August 23, 2017

Turn of the Century by Kurt Andersen

Turn of the CenturyLast year Turn of the Century twice made it as far as my bedside table, but I never quite got to page 1. I’ve now finally got past that point!

It’s the story of husband and wife Lizzie and George who are a New York power couple. She runs a cutting edge software firm, and he produces some of the hottest shows on TV. It’s a tale of the pressures of modern life, dealing with death, kids, envy of your spouse, the chaos of a life straddling New York, LA, Seattle etc.

There are some great characters, some real cartoons of people and the premise is great. BUT at over 600 pages it’s 200 pages too long. There is far too much description – why illustrate a point with one example when 20 will do.

The book takes us from NYE 1999 through 2000 to NYE again. They have one hell of a year. And some of what happens seems pretty implausible, whilst rest is believable but not dull. I have enjoyed reading it, but would have appreciated it being markedly shorter.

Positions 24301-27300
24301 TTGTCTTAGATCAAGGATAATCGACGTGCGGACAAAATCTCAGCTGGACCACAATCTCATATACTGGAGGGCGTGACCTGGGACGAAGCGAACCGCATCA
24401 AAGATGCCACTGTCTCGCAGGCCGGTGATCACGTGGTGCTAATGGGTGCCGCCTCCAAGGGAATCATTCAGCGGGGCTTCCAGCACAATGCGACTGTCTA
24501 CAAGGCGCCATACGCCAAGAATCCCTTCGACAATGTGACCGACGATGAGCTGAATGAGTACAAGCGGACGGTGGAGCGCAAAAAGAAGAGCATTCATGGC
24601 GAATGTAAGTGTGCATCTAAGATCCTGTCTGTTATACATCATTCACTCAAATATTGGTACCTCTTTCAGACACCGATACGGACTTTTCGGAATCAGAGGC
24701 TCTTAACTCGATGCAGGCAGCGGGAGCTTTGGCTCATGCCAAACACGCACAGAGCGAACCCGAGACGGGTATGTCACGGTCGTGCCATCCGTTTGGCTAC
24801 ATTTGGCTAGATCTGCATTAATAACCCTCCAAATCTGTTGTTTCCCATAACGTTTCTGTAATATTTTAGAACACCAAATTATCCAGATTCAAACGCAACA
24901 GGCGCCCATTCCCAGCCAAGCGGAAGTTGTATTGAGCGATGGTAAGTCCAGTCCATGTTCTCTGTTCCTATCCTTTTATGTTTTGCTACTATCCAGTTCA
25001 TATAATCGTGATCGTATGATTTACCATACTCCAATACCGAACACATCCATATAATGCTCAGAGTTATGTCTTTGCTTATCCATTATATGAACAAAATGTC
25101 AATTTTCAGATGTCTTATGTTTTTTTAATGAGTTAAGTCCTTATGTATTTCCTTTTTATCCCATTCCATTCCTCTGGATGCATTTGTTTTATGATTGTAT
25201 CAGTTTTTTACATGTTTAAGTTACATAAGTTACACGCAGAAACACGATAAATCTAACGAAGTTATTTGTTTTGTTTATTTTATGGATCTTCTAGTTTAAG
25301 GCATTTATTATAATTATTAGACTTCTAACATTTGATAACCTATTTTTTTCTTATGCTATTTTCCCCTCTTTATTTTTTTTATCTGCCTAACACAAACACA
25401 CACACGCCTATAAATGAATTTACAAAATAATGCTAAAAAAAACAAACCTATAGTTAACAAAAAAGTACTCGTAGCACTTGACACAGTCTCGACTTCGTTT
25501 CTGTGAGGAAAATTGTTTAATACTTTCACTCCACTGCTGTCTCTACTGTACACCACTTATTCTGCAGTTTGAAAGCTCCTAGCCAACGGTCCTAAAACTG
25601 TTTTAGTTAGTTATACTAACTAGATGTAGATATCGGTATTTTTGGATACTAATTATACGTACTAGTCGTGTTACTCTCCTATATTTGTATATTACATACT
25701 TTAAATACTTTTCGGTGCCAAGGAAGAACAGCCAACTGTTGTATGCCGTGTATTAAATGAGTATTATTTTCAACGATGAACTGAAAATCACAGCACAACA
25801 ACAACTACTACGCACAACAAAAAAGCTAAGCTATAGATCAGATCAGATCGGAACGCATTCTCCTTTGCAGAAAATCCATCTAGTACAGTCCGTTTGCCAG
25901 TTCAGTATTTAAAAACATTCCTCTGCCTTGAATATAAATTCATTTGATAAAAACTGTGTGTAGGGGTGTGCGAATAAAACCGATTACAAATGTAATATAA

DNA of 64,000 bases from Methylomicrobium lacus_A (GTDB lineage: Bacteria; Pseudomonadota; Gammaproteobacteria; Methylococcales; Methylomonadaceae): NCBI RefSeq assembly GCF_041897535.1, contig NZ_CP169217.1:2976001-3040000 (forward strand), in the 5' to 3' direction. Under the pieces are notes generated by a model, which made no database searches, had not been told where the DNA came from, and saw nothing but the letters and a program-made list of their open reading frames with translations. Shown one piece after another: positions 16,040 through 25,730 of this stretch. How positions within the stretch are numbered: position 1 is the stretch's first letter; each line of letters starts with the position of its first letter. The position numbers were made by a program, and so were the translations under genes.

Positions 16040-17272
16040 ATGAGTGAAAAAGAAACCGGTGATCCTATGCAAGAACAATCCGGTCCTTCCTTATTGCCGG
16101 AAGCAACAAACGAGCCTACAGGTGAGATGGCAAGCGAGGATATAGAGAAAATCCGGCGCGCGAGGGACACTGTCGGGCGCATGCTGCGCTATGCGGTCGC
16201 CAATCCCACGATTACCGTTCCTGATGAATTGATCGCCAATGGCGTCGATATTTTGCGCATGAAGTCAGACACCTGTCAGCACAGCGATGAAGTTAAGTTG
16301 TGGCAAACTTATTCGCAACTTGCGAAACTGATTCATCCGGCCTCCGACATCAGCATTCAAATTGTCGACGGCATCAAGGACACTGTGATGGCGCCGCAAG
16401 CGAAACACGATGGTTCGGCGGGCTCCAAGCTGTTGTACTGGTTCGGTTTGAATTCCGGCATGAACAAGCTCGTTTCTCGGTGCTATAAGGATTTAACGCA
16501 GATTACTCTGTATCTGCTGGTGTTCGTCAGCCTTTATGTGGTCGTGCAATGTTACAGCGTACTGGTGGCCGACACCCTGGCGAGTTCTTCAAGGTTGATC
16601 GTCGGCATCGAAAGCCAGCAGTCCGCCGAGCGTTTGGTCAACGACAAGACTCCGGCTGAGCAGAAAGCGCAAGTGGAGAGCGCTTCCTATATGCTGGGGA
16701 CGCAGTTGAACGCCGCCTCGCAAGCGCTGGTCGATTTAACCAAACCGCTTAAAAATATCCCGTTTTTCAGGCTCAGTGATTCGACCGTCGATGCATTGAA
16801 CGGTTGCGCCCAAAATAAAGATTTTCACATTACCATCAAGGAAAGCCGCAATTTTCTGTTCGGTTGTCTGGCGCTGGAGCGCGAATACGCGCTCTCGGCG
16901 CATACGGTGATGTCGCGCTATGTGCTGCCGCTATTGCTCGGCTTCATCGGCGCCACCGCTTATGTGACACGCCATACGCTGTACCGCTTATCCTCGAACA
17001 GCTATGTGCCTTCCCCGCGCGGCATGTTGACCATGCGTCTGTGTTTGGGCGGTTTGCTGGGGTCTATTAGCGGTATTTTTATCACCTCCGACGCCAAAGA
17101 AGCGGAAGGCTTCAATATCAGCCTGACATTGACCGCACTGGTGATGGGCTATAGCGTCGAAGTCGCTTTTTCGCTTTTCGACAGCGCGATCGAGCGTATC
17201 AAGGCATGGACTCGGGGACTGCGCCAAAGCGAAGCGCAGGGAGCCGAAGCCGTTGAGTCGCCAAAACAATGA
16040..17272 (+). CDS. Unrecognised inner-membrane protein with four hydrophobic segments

Twelve Rooms with a View by Theresa Rebeck

What a book! The first book in months to keep me up until the early hours of the morning – and night after night as well.Twelve Rooms with a View

I thoroughly recommend this book to anyone to appreciates stories about how people deal with each other in times of stress.

So much happens in the book that it’s hard to explain it without giving a lot away, but I’m going to do my best.

Essentially there are 3 sisters (Lucy, Alison and Tina Finn), 2 brothers (Pete and Doug Drinian), the most historic apartment in Manhattan, and ‘The Building’ (those who inhabit The Edge – most exclusive apartment building in Manhattan where the most historic apartment in Manhattan is located).

Tina Finn is our heroine, and probably the only consistently sane adult in the whole book (well there are a couple of others but that might spoil the book). Which is impressive considering the ridiculous things she does.

It’s a tale of 2 families arguing over a will, and basically who gets the apartment. There are 100s of twists and turns, and lots of characters, although Theresa Rebeck makes it no problem at all to keep track of who’s who. And nor does she get bogged down in the legal side of it all – it really is a story about human connections and relationships.

AND it ends very satisfyingly.